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Jackson County seeks input on Shady Cove boat ramp project

Tonie Stewart, of Ashland, left, and Mike Vanderdunk, of Detroit, finish up their day of steelhead fishing at the Upper Rogue Regional Park boat ramp in Shady Cove Friday. [Jamie Lusch / Mail Tribune]

Jackson County is seeking input from residents on the kinds of qualities they’d like to see in a new boat ramp at Upper Rogue Regional Park in Shady Cove.

For years, the ramp has been plagued by numerous issues, with its short length, failing concrete and inability to handle the large influx of users during peak months. Those issues led the county, which owns the ramp, to seek grant funding from Oregon State Marine Board to conduct a cultural resource survey, as well as hydrological and wetland delineation studies, of the proposed structure.

Once that work was complete, the county worked with engineers from the Marine Board to craft four boat ramp design concepts, unveiled at a Thursday open house at the Jackson County Auditorium.

“What we’re trying to achieve is, how do we replace a boat ramp … to where it can meet the demands of the types of use that is happening today, and reduce conflict to make it a more pleasant experience for everyone, whether you’re a commercial rafting company, or you’re just the average person looking to launch a boat,” said Steve Lambert, Jackson County roads and parks director.

He said a new board ramp could cost between $1.5 and $2 million, which is why the Marine Board grant was needed.

“Now that we’ve got (preliminary studies) out of the way,” Lambert said, “it’s time to go to the public and ask, ‘What do you want to see?’”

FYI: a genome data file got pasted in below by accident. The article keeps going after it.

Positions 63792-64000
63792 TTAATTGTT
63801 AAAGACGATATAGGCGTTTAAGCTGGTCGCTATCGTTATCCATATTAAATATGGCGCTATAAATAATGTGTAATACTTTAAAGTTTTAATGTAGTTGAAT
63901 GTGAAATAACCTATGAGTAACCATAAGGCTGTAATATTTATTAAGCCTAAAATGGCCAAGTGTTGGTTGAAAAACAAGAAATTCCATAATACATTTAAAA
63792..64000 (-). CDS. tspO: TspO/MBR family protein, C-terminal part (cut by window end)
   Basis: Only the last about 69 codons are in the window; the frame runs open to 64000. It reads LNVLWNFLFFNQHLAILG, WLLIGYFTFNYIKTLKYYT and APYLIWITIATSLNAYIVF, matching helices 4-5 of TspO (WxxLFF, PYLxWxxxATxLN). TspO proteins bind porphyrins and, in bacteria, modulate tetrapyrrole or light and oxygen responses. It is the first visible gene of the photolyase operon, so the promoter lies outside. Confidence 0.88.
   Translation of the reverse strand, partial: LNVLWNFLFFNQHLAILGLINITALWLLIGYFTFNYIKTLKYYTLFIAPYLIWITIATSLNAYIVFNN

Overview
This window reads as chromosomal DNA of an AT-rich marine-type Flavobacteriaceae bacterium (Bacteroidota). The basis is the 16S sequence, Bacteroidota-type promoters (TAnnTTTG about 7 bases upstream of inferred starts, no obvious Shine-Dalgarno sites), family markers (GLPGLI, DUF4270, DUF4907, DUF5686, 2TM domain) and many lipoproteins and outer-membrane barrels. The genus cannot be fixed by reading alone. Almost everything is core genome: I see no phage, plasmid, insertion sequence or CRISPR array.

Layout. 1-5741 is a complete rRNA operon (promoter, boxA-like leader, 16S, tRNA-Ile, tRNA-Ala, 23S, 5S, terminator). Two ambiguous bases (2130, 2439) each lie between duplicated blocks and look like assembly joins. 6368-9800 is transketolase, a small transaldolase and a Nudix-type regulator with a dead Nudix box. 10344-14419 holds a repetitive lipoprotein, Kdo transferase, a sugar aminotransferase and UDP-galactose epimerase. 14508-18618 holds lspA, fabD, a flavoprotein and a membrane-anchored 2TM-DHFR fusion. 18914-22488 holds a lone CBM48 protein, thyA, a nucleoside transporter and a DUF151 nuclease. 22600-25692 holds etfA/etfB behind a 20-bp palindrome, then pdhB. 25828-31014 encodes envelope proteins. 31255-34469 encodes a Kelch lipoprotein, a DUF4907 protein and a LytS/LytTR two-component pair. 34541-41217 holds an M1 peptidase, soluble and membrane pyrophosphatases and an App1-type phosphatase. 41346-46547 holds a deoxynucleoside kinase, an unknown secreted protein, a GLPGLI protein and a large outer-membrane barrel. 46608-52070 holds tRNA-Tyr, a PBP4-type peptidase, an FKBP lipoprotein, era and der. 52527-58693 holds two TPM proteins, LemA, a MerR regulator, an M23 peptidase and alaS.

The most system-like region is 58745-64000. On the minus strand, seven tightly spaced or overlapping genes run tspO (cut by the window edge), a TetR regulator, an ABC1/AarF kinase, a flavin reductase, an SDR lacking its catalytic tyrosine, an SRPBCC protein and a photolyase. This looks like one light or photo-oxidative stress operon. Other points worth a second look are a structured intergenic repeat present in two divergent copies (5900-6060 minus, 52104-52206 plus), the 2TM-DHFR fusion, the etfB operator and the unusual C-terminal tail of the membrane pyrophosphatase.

Representatives from the Marine Board, including Janine Belleque, the agency’s boating facility program manager, were on hand Thursday to explain the four design concepts.

“One of the principal goals was to create a boat ramp that can withstand the hydraulic forces during high water and last 25 to 30 years without having it gradually disappear,” Belleque said.

The Marine Board was also aware of “conflicts” between commercial rafting companies, kayakers and drift boats during peak times the boat ramp is used, she added.

“All of that is a concern; we want everyone to have a very positive experience on the water,” Belleque said. “So one of the goals was to resolve some of that conflict through design options.”

David Bowman, owner of Raft the Rogue Raft Rentals in Shady Cove, did not attend Thursday’s meeting but told the newspaper afterward that he’d like to see the boat ramp widened.

“You need to be able to have six vehicles back down to the water at once, not two-and-a-half,” Bowman said.

If there were more lanes, he believes, his employees could launch their rafts at the boat ramp without a “bottleneck” conflict between them and other users.

“You kind of just have to take turns, but the problem with the drift boat people is, they want the whole ramp just for one trailer because they can’t back up straight,” Bowman said. “That’s the only conflict.”